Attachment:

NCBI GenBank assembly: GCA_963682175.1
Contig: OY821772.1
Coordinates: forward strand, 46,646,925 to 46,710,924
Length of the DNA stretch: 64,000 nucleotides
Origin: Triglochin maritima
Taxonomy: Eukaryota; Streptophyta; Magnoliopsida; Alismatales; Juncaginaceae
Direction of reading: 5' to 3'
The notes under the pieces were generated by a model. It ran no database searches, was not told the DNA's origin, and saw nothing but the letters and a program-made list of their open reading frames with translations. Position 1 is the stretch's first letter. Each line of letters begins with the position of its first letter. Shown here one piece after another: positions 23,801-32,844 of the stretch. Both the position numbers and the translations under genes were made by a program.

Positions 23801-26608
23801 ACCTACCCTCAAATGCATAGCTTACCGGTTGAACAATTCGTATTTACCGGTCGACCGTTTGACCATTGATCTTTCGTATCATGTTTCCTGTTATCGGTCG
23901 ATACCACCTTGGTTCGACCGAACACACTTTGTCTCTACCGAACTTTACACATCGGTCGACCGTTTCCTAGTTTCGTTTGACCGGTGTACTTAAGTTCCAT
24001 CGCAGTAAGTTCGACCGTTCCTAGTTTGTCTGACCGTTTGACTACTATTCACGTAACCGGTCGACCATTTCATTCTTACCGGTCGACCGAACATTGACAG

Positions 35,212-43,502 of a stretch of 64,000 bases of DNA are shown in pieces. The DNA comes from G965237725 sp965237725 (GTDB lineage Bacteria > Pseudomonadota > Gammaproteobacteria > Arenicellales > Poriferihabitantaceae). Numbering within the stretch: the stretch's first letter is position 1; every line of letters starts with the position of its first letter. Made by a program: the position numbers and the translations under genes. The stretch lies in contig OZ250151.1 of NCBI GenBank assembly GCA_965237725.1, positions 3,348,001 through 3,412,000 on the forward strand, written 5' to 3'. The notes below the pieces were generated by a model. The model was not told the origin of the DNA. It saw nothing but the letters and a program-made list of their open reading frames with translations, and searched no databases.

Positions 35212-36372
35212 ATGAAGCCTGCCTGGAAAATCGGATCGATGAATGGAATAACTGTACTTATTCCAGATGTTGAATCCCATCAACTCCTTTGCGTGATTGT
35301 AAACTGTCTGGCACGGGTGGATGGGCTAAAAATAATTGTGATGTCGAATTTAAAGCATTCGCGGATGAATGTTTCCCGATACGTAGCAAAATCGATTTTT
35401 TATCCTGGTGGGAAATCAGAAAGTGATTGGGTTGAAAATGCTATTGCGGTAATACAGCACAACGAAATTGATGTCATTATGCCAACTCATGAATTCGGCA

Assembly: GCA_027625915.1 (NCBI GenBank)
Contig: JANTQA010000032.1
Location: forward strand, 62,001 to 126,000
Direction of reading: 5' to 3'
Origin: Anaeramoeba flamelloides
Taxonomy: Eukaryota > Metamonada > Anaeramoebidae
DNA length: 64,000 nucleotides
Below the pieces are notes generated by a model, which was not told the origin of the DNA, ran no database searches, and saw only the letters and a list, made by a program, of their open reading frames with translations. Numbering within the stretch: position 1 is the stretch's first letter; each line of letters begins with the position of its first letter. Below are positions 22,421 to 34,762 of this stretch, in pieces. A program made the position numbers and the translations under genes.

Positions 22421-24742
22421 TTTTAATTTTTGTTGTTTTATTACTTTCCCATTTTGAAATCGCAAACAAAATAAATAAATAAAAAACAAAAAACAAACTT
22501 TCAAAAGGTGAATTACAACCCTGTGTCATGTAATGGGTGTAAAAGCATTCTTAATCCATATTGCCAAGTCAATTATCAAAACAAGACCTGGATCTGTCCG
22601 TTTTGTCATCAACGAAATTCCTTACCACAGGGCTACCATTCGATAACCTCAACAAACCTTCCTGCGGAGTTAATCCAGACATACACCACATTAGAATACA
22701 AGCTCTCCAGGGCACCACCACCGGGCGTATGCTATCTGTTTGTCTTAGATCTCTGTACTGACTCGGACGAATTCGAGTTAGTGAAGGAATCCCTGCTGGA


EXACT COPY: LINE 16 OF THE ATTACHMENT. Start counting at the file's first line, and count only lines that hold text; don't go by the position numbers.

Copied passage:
35301 AAACTGTCTGGCACGGGTGGATGGGCTAAAAATAATTGTGATGTCGAATTTAAAGCATTCGCGGATGAATGTTTCCCGATACGTAGCAAAATCGATTTTT